Acquisitions, CEO changes and ‘battles’
Regulator MCMC getting in on the action too
IT is a particularly exciting time in the telco space in Malaysia today with leadership changes, a recent acquisition, challenges and battles being fought over market share, share of mind and the all-important share of wallet.
DiGi.com Bhd has just announced a new CEO to take charge from Aug 1 onwards. While you can bet he will be on board before that date, when he does officially take over, Lars-Ake Norling, a Swede, will be the third new CEO among the four top mobile telcos in the country, joining his fellow Scandinavian Morten Lundal, a Norwegian, who took over at Maxis Bhd in September, 2013 and Singaporean Wong Heang Tuck, who took over at U Mobile Sdn Bhd this April.
[Corrected: Lars-Ake was incorrectly identified as a Norwegian in the earlier version.]
Celcom Axiata Bhd’s Shazalli Ramly, with his immaculately groomed coiffure, is now the veteran leader in the mobile space here.
Incidentally, it was Shazalli who predicted that 2014 would be the ‘Year of Battles’ among the telcos.
Actually, every year is a battle between them but for Shazalli to highlight this tells us that the competition is going to get even more intense from this year onwards. – especially with the looming shadow of Telekom Malaysia Bhd (TM), the fixed-line incumbent, throwing its hat into the ring and about to challenge the mobile players in the LTE (Long-Term Evolution) space.
As it is, the mobile players have already been challenging TM by offering fixed broadband through its high-speed broadband network that was partly built out with taxpayer funding to the tune of US$743 million (RM2.4 billion).
TM’s springboard of course has been via its majority acquisition of Packet One Networks Sdn Bhd (P1) in March.
The pressure is on the players to be innovative, aggressive, challenge their own assumptions and be nimble.
Interestingly, at Norway’s Telenor, DiGi’s parent company, there is a belief that the leadership at its various telcos has to change every four years as it feels that innovation and ideation slows down if one spends more than four years in a CEO position in any one market. DiGi’s current CEO, Henrik Clausen, has been on the job four years now, since May 2010.
[Correction: An earlier version had Telenor as being from Sweden.]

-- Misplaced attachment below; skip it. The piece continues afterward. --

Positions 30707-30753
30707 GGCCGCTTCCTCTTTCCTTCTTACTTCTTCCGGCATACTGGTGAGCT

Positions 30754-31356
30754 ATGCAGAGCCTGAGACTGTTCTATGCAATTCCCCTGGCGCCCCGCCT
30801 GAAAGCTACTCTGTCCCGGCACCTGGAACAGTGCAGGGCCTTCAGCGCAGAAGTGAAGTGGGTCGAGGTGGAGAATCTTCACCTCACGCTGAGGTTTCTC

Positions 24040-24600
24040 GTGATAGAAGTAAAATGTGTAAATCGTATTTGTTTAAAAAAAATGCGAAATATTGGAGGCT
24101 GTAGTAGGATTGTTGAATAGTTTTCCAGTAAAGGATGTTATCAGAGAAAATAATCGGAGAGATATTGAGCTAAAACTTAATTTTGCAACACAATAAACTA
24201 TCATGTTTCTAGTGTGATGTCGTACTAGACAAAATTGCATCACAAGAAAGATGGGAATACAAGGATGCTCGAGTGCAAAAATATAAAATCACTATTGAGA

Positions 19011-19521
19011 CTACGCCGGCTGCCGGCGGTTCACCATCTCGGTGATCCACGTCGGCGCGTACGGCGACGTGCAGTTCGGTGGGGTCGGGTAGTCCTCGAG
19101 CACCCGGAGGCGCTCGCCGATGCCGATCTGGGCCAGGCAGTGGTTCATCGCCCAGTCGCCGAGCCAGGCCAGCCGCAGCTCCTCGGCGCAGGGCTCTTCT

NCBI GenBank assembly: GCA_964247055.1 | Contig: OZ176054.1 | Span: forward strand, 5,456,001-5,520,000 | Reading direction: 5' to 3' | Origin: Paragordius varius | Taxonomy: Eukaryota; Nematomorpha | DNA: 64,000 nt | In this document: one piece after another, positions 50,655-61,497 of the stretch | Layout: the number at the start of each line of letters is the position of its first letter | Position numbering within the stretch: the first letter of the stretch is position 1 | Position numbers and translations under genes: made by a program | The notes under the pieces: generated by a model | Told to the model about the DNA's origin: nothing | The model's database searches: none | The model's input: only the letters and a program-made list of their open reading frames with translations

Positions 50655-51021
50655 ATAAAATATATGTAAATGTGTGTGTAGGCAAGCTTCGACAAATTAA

Everybody is coming in to take the other’s market. It is a no holds barred, no quarter given contest which means there is even more pressure on the industry regulator the Malaysian Communications and Multimedia Commission (MCMC) to keep an eagle eye on the market to ensure consumer interests are protected.
Earlier this week, MCMC issued fines totalling US$371,000 (RM1.2 million) to Celcom, DiGi, Maxis and U Mobile for poor quality services. In this case, it was specifically for dropped calls – something all of us have experienced.
The regulator will definitely have to be on the ball, but it also relies on we consumers to alert it to operator shortcomings. In fact, if you read the MCMC story, you will note that it cites rising consumer complaints as the basis for its action.
So, while Malaysia does have a strong mobile telco ecosystem, we consumers must hold operators to higher standards. Don’t wait to take action, either by switching operators – as one executive told me she did after putting up with her first mobile operator for nine years! – or by choosing to only complain over your glass of teh tarik!
Demand more from them, especially with mega trends such as the Internet of Things about to hit our shores too, where everything will be connected and talking to each other. Do we even want to contemplate poor connectivity, poor speeds or poor service then?
Especially in view of the fact that Malaysia is about to craft a national IoT strategy with efforts to come up with a blueprint that will ensure everything comes together in a seamless manner.
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